*Yes, yes, I know the studies say the inhaler is just as good etc... blah blah blah, but I have always responded better to the nebulizer for whatever reason. Inhalers are fine for mild asthma, but go-to-the-ER level asthma requires the extra je ne sais quoi of a nebulizer.
Wednesday, August 3, 2011
I'm not your punching bag either.
Unless I have directly insulted you personally, there is no reason for that kind of ire.
I don't deserve it.
It's not okay.
Further, you are proving my point.
I thought this blog might be of some service for both patients and the medical community.
I admit, the name has been an unfortunate albatross. From blog platforms that won't let me post comments as their filters consider 'pissed' to be a swear word (I don't think of it that way, to me it is just a synonym for angry) to bloggers not being sure of how 'safe' I am because who goes around labeling themselves as a 'pissed off patient'?
Well, I do and I'm not a troll deserving of a smack down either. Despite what you think the name might imply.
The patients get it, but the online medical community has been largely silent, occasionally confrontational, and rarely supportive.
Again, proving my point.
Take note, I don't bite, unless you do.
Tuesday, August 2, 2011
Take a deep breath. Here we go.
1. Visited 2 preschools. One is the perfect fit (I think) with a gentle director whose done the PT/OT hamster wheel with their kid due to muscle issues. The other is the perfect schedule, fit unknown, but slightly better facility and a good Pre-K program for next year. Gah. How to choose? I hate this part.
2. Did my favorite work out. Ran 400 stairs and walked something more than a mile. Calves were sore for 2 days. I will try for 600 stairs next time. Trying to figure out when to stop? At 1000?
3.Also did some interval running/walking/skipping/hopping. No soreness after that.
4.Had an adrenal moment after that stressful Friday. It wasn't bad, but I was foggy for the whole next day and just run down. Didn't 'wake up' until the day after.
5. Aviva suggested I look at endometriosis (sp?), but I would not think I fit the profile. No painful periods. BUT I did have that laproscopic (sp?) surgery for appendicitis that wasn't appendicitis and I wonder if there's scar tissue from that. There is a palpable difference in tissue quality RUQ vs. LUQ and even appearance. The RUQ is bigger. I have wondered if it's scar tissue.
6.Forgot to ask the gastro on how to handle breakthrough symptoms at night as well as the possibility that it's the GERD meds that are the problem. Also, forgot to ask for refills. Doh! That's how stressed I was that day, stressed into disorganization. Also I ran 6 flights of stairs to make it to the appointment and was still out of breath when they called me back. Really frazzled that day.
7. I seem to have now lost 3 pant sizes, depending on cut and fit. This is the exact same size that no one has in stock. Which is bad because the pants I have on now? Kept on by prayer alone.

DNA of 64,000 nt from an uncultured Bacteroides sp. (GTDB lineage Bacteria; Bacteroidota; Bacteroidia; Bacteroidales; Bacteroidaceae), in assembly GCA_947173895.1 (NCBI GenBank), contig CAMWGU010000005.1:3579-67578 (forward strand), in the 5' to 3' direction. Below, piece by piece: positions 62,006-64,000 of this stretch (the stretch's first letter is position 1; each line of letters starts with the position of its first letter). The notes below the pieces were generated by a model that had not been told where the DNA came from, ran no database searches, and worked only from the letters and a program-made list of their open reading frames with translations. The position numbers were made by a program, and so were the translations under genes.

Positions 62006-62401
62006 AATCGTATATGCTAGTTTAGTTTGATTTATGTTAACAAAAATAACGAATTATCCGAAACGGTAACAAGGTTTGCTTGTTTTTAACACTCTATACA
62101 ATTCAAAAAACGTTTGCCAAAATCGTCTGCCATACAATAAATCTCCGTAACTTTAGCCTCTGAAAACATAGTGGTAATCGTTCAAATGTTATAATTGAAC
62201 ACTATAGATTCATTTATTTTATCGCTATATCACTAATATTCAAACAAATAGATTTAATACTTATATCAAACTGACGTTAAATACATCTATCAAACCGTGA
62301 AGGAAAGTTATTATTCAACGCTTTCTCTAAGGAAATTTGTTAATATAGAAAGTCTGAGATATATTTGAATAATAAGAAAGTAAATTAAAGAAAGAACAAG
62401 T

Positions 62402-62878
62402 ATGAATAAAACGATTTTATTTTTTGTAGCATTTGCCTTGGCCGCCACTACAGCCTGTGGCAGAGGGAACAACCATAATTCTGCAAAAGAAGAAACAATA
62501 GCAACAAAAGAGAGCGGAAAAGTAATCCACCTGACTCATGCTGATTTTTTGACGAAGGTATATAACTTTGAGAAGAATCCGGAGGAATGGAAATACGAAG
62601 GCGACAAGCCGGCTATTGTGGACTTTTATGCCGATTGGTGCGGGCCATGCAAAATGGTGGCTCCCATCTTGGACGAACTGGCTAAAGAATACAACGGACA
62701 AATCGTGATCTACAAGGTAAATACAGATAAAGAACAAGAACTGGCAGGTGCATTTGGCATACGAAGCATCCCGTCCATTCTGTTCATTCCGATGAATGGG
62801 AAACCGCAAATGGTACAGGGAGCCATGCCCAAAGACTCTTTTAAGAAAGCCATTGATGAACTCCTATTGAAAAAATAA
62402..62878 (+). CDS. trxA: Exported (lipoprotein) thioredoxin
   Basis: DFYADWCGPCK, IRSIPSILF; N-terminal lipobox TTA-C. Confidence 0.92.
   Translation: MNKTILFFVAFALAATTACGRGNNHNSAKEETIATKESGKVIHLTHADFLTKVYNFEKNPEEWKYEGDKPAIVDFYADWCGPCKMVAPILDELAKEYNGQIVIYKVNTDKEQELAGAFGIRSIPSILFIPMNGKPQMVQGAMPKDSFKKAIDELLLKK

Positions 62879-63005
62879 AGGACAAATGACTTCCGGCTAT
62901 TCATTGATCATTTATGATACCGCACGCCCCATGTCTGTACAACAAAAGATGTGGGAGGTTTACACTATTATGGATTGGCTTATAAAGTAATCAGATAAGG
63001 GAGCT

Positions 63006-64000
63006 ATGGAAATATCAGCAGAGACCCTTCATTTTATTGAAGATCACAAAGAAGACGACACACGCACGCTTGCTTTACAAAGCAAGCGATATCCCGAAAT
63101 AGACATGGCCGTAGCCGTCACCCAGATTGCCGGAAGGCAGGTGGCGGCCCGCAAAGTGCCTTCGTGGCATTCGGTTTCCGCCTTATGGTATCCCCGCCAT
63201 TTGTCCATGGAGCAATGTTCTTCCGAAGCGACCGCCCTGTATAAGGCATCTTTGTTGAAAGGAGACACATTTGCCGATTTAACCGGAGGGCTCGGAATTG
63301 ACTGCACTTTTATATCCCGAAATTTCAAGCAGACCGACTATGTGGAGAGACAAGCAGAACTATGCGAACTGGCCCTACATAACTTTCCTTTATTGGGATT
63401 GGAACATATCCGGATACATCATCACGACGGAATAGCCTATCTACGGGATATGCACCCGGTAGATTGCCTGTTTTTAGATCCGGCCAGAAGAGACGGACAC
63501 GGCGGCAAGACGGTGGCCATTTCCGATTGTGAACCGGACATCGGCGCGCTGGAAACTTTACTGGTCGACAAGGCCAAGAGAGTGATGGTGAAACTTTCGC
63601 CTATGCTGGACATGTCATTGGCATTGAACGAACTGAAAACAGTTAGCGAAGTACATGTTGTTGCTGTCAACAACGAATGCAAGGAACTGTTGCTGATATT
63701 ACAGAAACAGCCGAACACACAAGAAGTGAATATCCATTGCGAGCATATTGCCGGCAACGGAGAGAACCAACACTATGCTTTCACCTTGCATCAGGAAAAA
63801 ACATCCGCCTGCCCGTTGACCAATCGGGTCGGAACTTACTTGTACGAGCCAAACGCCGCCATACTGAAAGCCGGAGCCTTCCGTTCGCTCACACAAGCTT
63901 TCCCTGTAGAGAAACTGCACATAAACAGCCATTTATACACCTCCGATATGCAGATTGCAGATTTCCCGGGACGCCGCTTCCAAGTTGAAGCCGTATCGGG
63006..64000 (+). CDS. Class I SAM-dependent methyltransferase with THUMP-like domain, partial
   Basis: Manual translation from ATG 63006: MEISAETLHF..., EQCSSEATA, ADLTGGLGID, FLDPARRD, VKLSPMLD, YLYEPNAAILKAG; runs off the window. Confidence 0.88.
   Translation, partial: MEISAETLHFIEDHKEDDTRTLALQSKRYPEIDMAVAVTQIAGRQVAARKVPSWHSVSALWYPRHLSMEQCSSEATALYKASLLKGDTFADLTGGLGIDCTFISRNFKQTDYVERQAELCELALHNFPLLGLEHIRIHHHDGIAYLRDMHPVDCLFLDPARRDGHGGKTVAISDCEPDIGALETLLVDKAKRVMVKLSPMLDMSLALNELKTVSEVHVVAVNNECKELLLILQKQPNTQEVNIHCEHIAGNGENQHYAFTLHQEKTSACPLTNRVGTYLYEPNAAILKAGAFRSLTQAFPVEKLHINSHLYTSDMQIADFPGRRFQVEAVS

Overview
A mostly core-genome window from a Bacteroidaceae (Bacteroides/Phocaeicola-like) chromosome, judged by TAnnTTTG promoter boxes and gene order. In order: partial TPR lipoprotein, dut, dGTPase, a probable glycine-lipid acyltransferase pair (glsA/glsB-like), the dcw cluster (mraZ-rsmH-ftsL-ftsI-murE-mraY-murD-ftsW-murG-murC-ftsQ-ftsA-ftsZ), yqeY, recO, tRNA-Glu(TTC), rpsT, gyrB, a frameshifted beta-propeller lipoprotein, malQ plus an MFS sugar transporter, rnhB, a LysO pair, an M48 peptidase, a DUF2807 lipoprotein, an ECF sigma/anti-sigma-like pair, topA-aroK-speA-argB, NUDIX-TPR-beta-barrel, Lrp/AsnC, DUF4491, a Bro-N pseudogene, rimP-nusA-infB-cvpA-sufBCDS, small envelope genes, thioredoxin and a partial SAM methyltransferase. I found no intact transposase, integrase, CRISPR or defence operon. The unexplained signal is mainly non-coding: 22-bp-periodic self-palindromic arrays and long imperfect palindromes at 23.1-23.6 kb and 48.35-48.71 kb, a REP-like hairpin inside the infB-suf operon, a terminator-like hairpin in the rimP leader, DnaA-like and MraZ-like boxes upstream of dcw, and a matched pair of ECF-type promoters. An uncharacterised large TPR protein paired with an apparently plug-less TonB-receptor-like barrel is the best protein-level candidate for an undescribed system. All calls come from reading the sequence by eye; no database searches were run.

One more size 'til goal.
On top, I've dropped one size and I can't quantify beyond that. The goal is just to be something smaller than the current size.
When I was bikini skinny? I wore anything from an 8 to a 16, depending on cut (the curse of being tall with broad shoulders). At goal, the top size will probably waffle between the next two sizes down at. My ass, I can get into one size, the rest not so much.
8. The salad ebook in the right side bar? Hit #4 on Amazon's Kindle top sellers list. Note this is not a competitive category. I think someone could return the book and I'd probably shoot to #1. Still, kind of nice.
Also, one of my slow cooker recipes was selected for a recipe newsletter. No pay, but publicity.
I'm still waiting to hear from the editor on the novella. They are a few days past the deadline they gave me which grrrrr.
9.The asthma no likey the humidity. I've had to use the rescue inhaler. Sigh.
Monday, August 1, 2011
I do think Cushing's is more frequent than we realize. There was a study that found many diabetics also had Cushing's. There's also a number of PCOS patients who actually have Cushing's. Not that they will ever be evaluated for it. Because it's so rare, you see. So why ever test for it, right?
Just to make it more fun, in case you didn't know, the care for Cushing's is poor, usually requires travel, is expensive and it's all on the patient to make medicine work for them. Which is like pulling teeth and very stressful.
A Cushing's diagnosis is not a magic bullet.
I gave my advice to the person and warned them to keep their expectations low of endocrinologists. Not only do endos routinely see thyroid and diabetic patients (seemingly) to the exclusion of all else, I suspect they also get a decent number of patients who think their weight issues are hormonal.
Which they are, technically, but, practically, medicine has little to offer.
Hormonal anything is a crappy diagnosis. We can't even get consensus on thyroid testing and care, which is a common problem! The care just gets worse from there.
So they came back and wrote something to the effect 'is it wrong that I want my weight problem to be Cushing's?'
*bangs head against wall*
After the hell I've been through? Yeah, it's wrong. There is nothing easy about a hormonal problem.
What should they want? What I want! Which is an easy diagnosis that tests well (plus doctors willing to do the tests) with an established and effective solution.
Given my experience thus far as a patient, I think that kind of diagnosis is a pipe dream.
What was the last slam dunk diagnosis you had? I think mine was pregnancy.